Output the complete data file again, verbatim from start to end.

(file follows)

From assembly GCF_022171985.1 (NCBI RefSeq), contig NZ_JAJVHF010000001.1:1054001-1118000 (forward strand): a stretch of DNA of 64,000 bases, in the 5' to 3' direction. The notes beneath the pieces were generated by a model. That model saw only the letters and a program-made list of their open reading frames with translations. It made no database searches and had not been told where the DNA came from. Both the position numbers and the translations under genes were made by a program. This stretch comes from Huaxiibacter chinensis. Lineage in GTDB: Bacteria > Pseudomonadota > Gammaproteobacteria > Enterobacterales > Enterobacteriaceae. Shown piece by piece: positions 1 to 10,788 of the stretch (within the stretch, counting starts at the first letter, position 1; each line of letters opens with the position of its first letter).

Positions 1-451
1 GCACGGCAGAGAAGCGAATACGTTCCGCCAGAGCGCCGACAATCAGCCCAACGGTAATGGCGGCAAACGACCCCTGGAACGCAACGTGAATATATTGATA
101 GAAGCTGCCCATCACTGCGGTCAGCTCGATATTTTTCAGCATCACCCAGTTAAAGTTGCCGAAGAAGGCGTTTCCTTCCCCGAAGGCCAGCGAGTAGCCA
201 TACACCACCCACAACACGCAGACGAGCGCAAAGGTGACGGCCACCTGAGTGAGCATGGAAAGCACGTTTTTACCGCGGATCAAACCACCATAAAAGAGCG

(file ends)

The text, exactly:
From assembly GCF_022171985.1 (NCBI RefSeq), contig NZ_JAJVHF010000001.1:1054001-1118000 (forward strand): a stretch of DNA of 64,000 bases, in the 5' to 3' direction. The notes beneath the pieces were generated by a model. That model saw only the letters and a program-made list of their open reading frames with translations. It made no database searches and had not been told where the DNA came from. Both the position numbers and the translations under genes were made by a program. This stretch comes from Huaxiibacter chinensis. Lineage in GTDB: Bacteria > Pseudomonadota > Gammaproteobacteria > Enterobacterales > Enterobacteriaceae. Shown piece by piece: positions 1 to 10,788 of the stretch (within the stretch, counting starts at the first letter, position 1; each line of letters opens with the position of its first letter).

Positions 1-451
1 GCACGGCAGAGAAGCGAATACGTTCCGCCAGAGCGCCGACAATCAGCCCAACGGTAATGGCGGCAAACGACCCCTGGAACGCAACGTGAATATATTGATA
101 GAAGCTGCCCATCACTGCGGTCAGCTCGATATTTTTCAGCATCACCCAGTTAAAGTTGCCGAAGAAGGCGTTTCCTTCCCCGAAGGCCAGCGAGTAGCCA
201 TACACCACCCACAACACGCAGACGAGCGCAAAGGTGACGGCCACCTGAGTGAGCATGGAAAGCACGTTTTTACCGCGGATCAAACCACCATAAAAGAGCG